Ron writes: "I was recently involved in a three-year Victoria University research study, recording and documenting wildlife roadkill on the Cowes/Rhyll Rd for Bass Coast Shire Council, in which 1200 kills were recorded comprising 22 species including kookaburras, longneck turtles, falcons, echidnas, rakali.
In that time, I was also aware of several vehicle crashes resulting from drivers avoiding wildlife."

Speed and uneducated drivers appear to be the main reasons for the high stats and resulting wildlife suffering. If this major issue concerns you, Ron is asking us to go on to the RACV survey and nominate and identify, “Country-road, Safety Issues” of concern to you. RACV indicate they will forward results of the survey to the relevant State Government departments, road authorities, and councils.
Here is the link to the RACV survey: www.racvhaveyoursay.com.au/my-country-road-2024\
Click on the + at top right of map to zoom in on Phillip Island so you can mark in your hotspot. You can fill in a number of fields of information there to give lots of detail. Thank you for taking 5-10 minutes out of your day to contribute to raising awareness of this huge problem. Signs on Phillip Island hand-painted and official to try to alert drivers.
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There are lots of ways we can try to get important messages through to the powers that be. PICS member Ron Day has been monitoring wildlife road kills for three years, firstly on a hot spot stretch of the Cowes - Rhyll road, and more recently on a stretch of Pyramid Rock Rd. Its a horrible volunteer role, the road kills are horrific, animals are left injured or with live pouch young, and so many species are being knocked - not just wallabies, possums and Cape Barren Geese as people think is the case.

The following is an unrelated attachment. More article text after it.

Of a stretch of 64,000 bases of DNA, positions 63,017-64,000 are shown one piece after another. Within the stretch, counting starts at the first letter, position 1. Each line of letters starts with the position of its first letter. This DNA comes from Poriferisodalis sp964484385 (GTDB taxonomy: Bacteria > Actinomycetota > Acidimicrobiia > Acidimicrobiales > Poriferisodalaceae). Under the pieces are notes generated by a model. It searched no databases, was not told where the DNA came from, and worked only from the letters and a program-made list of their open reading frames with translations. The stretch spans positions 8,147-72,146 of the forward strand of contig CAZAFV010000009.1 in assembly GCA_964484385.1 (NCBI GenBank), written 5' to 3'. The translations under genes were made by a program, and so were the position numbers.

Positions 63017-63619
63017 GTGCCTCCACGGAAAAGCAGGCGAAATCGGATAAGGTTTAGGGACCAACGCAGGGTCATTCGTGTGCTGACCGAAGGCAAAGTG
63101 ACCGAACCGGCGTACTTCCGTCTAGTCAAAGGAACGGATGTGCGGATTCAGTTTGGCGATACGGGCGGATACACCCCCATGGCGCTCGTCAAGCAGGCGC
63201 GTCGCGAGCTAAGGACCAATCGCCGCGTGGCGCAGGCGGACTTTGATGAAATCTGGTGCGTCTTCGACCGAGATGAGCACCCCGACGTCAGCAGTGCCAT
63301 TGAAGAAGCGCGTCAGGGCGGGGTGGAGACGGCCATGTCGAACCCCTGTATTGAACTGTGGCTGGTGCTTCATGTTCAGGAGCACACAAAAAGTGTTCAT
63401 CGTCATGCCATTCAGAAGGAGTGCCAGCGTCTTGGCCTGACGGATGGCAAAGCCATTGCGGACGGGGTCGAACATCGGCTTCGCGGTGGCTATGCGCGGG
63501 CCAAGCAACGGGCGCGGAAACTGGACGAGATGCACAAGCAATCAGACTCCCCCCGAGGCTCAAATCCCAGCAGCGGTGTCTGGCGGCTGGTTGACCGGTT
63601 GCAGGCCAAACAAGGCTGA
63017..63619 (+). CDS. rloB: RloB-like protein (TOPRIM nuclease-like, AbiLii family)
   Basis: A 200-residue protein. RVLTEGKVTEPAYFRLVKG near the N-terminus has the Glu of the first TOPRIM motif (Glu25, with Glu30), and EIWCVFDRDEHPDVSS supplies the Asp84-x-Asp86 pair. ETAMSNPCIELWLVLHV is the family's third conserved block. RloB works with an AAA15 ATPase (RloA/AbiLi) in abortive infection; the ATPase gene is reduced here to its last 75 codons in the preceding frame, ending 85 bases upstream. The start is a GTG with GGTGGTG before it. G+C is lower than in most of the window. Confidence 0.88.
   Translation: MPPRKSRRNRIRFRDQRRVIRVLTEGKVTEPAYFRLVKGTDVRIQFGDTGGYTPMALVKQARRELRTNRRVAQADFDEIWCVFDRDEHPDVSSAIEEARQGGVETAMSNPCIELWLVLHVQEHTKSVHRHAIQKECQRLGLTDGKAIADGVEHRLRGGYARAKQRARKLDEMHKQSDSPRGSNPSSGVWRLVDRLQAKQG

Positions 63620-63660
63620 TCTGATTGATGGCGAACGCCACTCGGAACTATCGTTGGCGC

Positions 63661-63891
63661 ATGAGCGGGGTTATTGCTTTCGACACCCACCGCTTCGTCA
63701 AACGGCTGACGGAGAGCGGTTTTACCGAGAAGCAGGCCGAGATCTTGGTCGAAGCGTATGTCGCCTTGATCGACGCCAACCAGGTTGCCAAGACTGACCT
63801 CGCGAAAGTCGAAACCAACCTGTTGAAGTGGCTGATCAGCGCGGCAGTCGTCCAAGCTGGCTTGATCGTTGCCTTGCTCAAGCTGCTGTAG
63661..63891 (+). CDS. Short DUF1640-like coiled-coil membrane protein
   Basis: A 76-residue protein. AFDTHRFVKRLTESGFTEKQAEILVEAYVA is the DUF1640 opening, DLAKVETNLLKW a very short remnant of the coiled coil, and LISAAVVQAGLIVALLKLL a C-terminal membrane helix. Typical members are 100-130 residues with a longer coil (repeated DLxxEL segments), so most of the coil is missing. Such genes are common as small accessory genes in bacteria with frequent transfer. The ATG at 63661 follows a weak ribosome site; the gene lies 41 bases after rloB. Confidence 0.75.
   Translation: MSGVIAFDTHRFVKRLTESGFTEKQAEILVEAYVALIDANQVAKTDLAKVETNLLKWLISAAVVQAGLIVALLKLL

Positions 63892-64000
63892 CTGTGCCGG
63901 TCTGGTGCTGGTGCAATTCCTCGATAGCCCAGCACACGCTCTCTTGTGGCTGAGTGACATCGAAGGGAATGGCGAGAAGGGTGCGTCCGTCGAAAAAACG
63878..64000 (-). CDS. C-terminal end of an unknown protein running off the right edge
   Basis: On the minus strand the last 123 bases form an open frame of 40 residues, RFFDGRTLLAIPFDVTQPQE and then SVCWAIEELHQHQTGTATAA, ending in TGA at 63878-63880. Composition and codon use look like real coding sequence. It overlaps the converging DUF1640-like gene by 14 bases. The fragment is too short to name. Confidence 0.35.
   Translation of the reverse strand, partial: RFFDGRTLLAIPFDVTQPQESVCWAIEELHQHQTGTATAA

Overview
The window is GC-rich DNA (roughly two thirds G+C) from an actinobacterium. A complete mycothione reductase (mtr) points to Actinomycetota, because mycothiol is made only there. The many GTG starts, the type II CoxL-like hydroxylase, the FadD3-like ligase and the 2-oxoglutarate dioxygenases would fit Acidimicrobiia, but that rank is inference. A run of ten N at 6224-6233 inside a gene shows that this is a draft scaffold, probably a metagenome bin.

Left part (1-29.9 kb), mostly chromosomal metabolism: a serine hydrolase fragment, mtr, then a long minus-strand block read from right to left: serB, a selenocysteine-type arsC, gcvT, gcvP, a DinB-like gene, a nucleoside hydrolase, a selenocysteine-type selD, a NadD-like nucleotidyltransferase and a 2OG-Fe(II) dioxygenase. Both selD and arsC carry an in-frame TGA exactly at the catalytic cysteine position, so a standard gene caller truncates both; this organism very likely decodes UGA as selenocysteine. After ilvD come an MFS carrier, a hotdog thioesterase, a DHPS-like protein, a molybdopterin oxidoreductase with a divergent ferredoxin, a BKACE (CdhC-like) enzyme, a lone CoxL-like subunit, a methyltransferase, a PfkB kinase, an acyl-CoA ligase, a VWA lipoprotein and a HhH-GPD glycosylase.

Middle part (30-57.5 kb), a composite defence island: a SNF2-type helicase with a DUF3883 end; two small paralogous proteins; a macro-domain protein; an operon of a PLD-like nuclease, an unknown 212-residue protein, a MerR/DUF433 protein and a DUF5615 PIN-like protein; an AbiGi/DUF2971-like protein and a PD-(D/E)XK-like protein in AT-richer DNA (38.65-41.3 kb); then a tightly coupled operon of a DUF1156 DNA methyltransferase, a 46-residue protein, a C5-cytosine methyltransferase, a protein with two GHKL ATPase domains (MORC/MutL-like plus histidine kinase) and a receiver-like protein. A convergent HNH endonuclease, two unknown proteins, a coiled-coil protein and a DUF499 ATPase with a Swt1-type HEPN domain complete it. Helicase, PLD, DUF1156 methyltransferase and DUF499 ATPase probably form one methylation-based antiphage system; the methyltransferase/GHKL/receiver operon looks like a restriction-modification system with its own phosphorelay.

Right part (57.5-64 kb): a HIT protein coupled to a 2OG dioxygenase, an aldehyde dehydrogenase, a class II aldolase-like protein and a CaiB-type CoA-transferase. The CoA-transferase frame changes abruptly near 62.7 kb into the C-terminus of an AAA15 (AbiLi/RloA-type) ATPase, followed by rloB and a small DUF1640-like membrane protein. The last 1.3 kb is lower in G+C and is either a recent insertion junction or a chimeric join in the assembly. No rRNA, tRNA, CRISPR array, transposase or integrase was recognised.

Ron writes: I was recently involved in a three-year Victoria University research study, recording and documenting wildlife roadkill on the Cowes/Rhyll Rd for Bass Coast Shire Council, in which 1200 kills were recorded comprising 22 species including kookaburras, longneck turtles, falcons, echidnas, rakali.
In that time, I was also aware of several vehicle crashes resulting from drivers avoiding wildlife.

Speed and uneducated drivers appear to be the main reasons for the high stats and resulting wildlife suffering. If this major issue concerns you, Ron is asking us to go on to the RACV survey and nominate and identify, “Country-road, Safety Issues” of concern to you. RACV indicate they will forward results of the survey to the relevant State Government departments, road authorities, and councils.